Many of you are familiar with the new emergency rules issued by the Oklahoma Bureau of Narcotics and Dangerous Drugs (OBNDD), but there are a lot of questions in the industry about the requirements of these rules and how they apply to cannabis businesses. This article will cover some of the new changes and how they affect cannabis growers, processors and dispensaries. The full text of the new rules is accessible here.

First, a bit of context. The OBNDD rules make some cannabis-specific changes to the existing Controlled Drug Act and its regulations. Cannabis is, of course, regulated differently than controlled drugs distributed in hospital and pharmacy settings, so the existing laws didn’t really work for cannabis. In addition to that, State Question 788 included some specific requirements that are different from the way that OBNDD regulates other industries. These rules attempt to bridge those gaps and clarify which aspects of the laws apply to cannabis and which do not.

The primary takeaway for business owners from the rules should be: formalize your security system and procedures. Many of you have alarm systems and locks in place, but you may not have an overall system that will meet the new requirements. At a minimum, you should have the following in place for any operating cannabis business:

Monitored security system, including cameras on the exterior, storage areas, retail space, and grow space. If you use keyed entry, it’s a good practice to set different alarm codes for each employee.
Self-closing, self-locking doors, with a keyless entry system wherever possible. If you must use keys, make sure that only necessary employees have a key. With a keyless entry, set a different code for each employee/owner so that you can track access if necessary.

Procedures to limit access to larger quantities of cannabis and cannabis products as much as possible. For example, in a dispensary, only designated employees should be able to access the product storage area. In a processing facility, any in-process products should be locked up and inaccessible with the exterior door keys/codes after normal working hours. Your procedures should also cover visitors to your facility, with a log of non-employees and an escort policy for each visitor.
If you have an outdoor grow facility or a greenhouse with transparent walls, you should have an 8 ft chain link or wooden fence that obscures the view of the growing area.

You should also take note of the details added to existing OMMA rules for other requirements. The OBNDD rules require that cannabis must be transported in a locked container out of public view, and clearly labeled as “Medical Marijuana or Derivative.” In addition to OMMA’s rules on inventory tracking and reporting, the OBNDD rules now require the facilities to maintain those records for at least seven (7) years.

One area that is still somewhat unsettled is the proper procedure for disposing of waste products. The OMMA rules do not provide any specific requirements for waste disposal. The OBNDD rules instruct businesses to dispose of spoiled, out of date or waste products in accordance with the Controlled Drugs Act (63 Okla.St.Ann. §2-101 et seq.), and the ODEQ Hazardous Waste Management Rules (OAC 252:205). However, those rules are not cannabis-specific and do not really fit the circumstances of this industry. The “Unity Bill” produced by the legislature’s working group requires such product to be “destroyed” and the destruction documented. If you wish to dispose of waste cannabis before this area of law is clarified, your best option is to lock up the materials in a secure area until specific methods are destruction are identified. It likely that Oklahoma will follow the example set by other states and require that waste cannabis is rendered unusable, by grinding the product up and then mixing it with sawdust, dirt, plastic or other material. Whatever route you follow, be sure to document the amount destroyed—in your inventory records and a waste log— time/date/place of destruction, and have a witness for the destruction.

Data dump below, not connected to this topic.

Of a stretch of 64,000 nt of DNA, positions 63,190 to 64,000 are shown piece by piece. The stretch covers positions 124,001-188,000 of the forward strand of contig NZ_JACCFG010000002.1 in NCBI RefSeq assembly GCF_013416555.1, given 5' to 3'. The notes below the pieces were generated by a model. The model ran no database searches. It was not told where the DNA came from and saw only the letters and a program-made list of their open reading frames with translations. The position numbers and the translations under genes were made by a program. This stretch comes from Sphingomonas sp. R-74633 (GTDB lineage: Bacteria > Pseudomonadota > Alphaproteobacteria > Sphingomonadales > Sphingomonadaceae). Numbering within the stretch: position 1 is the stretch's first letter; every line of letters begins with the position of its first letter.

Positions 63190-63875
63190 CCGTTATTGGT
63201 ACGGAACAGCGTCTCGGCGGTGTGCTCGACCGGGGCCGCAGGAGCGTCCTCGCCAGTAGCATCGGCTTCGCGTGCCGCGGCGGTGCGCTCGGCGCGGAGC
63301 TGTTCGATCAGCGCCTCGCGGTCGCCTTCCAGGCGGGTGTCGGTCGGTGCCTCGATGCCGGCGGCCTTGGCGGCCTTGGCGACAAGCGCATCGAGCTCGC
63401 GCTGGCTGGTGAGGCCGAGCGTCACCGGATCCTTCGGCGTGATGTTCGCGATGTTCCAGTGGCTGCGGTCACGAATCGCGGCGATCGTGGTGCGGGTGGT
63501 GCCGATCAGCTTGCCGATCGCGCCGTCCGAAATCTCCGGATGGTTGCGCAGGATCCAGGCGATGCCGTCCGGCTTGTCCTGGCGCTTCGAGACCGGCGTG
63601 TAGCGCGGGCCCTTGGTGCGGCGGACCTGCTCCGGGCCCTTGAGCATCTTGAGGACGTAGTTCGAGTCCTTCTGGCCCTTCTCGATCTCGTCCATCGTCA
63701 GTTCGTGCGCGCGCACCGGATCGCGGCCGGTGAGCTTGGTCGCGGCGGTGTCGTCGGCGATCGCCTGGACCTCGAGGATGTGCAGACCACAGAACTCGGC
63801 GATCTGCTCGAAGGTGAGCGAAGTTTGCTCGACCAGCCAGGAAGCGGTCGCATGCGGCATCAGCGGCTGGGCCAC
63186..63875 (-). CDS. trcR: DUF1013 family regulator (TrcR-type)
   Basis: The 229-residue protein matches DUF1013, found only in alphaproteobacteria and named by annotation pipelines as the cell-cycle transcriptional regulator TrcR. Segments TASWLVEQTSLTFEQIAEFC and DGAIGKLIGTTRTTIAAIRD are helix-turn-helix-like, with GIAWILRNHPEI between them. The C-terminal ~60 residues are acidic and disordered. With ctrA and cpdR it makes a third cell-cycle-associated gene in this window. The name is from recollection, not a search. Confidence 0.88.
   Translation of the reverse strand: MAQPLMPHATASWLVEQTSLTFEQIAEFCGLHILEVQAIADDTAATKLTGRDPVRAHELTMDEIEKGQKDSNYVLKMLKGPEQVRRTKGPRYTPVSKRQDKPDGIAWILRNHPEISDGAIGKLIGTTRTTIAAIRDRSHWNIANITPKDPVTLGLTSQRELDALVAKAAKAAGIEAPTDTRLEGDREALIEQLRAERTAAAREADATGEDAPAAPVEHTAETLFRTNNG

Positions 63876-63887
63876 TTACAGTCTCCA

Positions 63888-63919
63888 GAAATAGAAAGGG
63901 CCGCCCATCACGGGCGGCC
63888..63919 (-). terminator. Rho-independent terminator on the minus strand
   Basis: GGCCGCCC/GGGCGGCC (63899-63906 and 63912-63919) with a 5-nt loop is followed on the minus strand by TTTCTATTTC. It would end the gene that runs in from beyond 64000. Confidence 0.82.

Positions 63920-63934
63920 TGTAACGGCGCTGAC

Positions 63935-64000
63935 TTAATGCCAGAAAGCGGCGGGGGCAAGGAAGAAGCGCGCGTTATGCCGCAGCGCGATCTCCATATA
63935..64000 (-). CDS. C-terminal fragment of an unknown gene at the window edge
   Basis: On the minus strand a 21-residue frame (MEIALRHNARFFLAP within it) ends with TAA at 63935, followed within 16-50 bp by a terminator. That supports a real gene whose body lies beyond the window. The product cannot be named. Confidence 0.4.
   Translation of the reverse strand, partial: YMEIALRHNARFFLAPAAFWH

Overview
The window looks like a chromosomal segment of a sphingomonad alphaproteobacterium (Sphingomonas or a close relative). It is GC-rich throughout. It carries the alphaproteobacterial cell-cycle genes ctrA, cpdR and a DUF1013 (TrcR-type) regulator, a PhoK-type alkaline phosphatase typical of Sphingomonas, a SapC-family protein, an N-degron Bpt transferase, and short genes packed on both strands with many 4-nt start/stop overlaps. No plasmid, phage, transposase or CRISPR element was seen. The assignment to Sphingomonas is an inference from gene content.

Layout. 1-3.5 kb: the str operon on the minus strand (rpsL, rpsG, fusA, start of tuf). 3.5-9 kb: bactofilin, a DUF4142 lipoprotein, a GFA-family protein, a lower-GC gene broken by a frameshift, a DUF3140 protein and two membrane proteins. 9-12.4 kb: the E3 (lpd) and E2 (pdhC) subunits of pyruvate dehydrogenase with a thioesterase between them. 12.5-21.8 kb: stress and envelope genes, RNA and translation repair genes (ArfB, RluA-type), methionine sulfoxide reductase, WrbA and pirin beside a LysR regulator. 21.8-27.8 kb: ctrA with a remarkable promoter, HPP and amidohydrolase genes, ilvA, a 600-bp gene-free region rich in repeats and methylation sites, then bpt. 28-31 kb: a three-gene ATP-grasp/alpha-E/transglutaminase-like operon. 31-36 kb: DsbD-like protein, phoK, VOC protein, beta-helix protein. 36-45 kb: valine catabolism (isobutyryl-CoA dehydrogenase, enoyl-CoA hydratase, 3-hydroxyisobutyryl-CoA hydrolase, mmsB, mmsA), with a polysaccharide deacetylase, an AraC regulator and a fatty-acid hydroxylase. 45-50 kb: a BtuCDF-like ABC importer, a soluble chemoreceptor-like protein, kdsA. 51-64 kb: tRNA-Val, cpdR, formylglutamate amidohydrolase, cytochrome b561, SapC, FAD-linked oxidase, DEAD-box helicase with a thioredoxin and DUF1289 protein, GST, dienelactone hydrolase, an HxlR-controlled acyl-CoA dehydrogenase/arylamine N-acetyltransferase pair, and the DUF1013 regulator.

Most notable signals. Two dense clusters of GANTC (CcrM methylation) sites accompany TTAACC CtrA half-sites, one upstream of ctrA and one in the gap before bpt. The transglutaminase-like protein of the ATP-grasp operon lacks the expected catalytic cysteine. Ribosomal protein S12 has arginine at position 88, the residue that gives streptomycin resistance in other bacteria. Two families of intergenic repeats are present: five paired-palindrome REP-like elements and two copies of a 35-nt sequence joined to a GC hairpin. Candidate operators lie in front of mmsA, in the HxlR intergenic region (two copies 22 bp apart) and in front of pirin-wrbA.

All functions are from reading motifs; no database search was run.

You can rest assured that more of this type of regulation will be coming for the industry in the near future. Your best bet to stay ahead of the curve is to implement best practices in the early days of your business, so that you will be prepared to grow with the industry.

Erika Gee is the team leader of the Wright Lindsey Jennings Cannabis and Industrial Hemp practice ( and a former Chief of Staff and Chief Deputy in the Arkansas Attorney General’s Office. Gee primarily focuses her practice on the regulatory and licensing issues affecting the pharmacy and medical marijuana industries. She has been actively involved in the implementation and licensure process for medical marijuana businesses in Arkansas and Oklahoma, including regulatory and legislative lobbying, drafting applications and regulatory compliance planning and representation for cultivation facilities, dispensaries, processing facilities, licensed transporters and other related businesses. She also represents clients seeking licensure to grow and process industrial hemp and who operate wholesale and retail CBD businesses.